Countermarked coins: interesting numismatic phenomenon


40 para (countermarked coin), 1916: Kingdom of Hejaz

40 para (countermarked coin), 1916: Kingdom of Hejaz

Kingdom of Hejaz — a state in the Hejaz region in the Middle East that included the western portion of the Arabian Peninsula. It was self-proclaimed as a kingdom in 1916 during the First World War, to be independent from the Ottoman Empire, on the basis of an alliance with the British Empire to drive the Ottoman Army from the Arabian Peninsula. On 1932 the Kingdom of Hejaz and Nejd was unified with the other Saudi dominions, creating the unified Kingdom of Saudi Arabia.

At the beginning of the 20th century, the authorities of Hejaz introduced "modified" coins of the Ottoman Empire — 10, 20 and 40 para — into circulation to ensure monetary circulation in the newly created kingdom. For their validation, at the direction of King Hussein bin Ali, counterstamping technology was applied to each mentioned coin. Each such coin was embossed with "Hijaz" (countermark).

The Ottoman 40 para used as the basis for this countermarked coin bears the date AH ١٣٢٧ (1909 in the Gregorian calendar, the first year of the reign of the 35th Ottoman Sultan Mehmed V Reşâd). However, it is known that countermarks were applied in 1916.

The tughra of the Ottoman ruler is almost completely hidden behind the countermark.

  • Nickel: 23.8 mm - 5.9 g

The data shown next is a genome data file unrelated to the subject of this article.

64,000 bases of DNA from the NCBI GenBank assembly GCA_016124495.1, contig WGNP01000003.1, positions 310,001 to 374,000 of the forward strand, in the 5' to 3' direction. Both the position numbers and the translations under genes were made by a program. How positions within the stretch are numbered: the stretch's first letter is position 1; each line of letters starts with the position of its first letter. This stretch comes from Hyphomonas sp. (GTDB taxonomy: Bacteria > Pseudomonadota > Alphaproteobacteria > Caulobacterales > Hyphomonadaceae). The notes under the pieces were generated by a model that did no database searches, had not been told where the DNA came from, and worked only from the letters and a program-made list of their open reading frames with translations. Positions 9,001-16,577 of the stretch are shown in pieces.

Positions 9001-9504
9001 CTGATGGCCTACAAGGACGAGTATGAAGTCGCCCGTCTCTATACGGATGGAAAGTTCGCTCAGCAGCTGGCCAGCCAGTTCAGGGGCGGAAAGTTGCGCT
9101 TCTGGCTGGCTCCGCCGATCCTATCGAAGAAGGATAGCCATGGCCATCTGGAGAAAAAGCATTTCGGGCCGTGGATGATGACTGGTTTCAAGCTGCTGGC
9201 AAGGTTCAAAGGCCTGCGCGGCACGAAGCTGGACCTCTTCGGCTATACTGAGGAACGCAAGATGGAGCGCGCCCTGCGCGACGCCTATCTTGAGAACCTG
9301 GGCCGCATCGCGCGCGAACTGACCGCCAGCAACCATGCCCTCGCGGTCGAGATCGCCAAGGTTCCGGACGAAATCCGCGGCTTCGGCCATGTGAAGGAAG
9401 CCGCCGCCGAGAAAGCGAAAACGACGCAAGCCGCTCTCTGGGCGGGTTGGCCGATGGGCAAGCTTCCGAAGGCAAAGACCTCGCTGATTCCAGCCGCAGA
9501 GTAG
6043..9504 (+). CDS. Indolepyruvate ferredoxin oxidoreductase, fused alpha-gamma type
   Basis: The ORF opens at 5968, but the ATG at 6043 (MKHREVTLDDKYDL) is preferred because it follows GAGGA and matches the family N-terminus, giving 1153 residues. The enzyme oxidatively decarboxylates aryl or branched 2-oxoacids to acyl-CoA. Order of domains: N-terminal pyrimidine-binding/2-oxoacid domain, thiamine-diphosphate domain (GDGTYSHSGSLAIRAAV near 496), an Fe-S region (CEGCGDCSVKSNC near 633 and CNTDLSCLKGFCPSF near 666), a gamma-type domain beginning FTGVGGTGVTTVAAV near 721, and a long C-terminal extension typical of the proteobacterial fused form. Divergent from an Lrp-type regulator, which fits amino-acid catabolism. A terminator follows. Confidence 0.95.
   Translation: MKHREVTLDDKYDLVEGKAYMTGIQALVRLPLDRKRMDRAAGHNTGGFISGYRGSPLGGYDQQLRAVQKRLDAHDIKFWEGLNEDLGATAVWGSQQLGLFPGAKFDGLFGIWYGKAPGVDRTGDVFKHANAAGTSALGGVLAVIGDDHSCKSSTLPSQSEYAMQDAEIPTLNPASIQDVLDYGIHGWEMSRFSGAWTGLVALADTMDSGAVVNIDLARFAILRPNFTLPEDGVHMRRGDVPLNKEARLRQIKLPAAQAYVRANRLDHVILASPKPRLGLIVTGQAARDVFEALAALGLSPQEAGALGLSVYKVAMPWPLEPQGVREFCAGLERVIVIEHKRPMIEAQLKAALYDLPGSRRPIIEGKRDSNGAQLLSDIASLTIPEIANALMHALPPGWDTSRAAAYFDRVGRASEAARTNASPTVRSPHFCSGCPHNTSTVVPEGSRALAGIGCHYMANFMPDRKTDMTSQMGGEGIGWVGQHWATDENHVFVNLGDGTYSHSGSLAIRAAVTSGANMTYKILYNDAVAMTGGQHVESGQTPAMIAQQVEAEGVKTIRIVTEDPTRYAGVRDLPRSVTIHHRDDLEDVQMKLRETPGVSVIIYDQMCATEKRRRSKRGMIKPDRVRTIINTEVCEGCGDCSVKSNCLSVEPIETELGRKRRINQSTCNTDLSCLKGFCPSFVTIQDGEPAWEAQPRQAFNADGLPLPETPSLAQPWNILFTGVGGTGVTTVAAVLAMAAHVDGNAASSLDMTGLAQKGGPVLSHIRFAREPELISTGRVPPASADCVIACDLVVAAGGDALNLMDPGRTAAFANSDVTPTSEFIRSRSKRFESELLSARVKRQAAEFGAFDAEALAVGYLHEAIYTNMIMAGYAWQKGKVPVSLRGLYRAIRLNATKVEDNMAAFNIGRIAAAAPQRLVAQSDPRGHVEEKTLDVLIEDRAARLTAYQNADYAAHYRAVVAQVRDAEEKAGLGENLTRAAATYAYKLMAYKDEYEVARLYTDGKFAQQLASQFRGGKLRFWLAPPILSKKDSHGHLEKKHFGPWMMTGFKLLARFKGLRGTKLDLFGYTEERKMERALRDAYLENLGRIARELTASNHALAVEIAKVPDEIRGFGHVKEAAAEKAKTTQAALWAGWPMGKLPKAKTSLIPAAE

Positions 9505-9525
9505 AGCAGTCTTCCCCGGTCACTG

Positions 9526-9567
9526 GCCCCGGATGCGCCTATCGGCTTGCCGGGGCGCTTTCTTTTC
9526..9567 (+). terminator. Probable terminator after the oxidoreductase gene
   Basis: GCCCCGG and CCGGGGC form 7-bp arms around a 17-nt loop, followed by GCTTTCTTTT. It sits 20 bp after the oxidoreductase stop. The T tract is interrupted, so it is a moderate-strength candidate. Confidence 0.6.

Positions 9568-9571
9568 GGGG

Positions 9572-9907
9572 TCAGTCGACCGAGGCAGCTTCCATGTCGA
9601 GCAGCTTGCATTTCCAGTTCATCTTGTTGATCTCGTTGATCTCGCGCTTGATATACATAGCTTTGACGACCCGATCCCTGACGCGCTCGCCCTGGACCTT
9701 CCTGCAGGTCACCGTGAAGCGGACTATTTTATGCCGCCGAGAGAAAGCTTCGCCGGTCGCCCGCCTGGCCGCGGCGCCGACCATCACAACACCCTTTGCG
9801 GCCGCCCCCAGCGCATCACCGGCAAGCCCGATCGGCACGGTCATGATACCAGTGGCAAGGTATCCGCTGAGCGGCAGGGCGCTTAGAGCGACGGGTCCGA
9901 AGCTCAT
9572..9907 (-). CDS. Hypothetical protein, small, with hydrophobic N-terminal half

• Reference price: 20$

COUNTERMARKED COINS — WHERE & WHEN (coins catalog: by names & emitents)
  • In numismatic catalogs you can find dozens of states and territories that have used a similar practice since ancient times — the use of foreign coins in own money circulation after their modification by applying their own images or symbols (countermarked coins).

About the name of the countermarked coins: countermarked coins (also counterstamped coins) are in no way a coin denomination, like other coins presented on this website. However, this is a rather interesting numismatic phenomenon, which is why I consider it as a separate type of coin.
So what are countermarked coins? — The answer is simple: coins marked with one or another special stamp, mark... The functions and circumstances of the appearance of these signs are different. Certain graphic elements or letters/words were applied to already existing coins using the minting method (manual or machine). In this way, various goals were pursued: in case of depreciation of one or another currency, a different, higher denomination was indicated on the coins; the conquering rulers indicated their own regalia on the coins of the conquered states; in the event of a shortage of monetary signs, some states used coins of other issuers in circulation — with their own marks...
Usually, these type of coins, which have unexpectedly received a second chance, are not massive: therefore, most of them are quite rare among numismatists.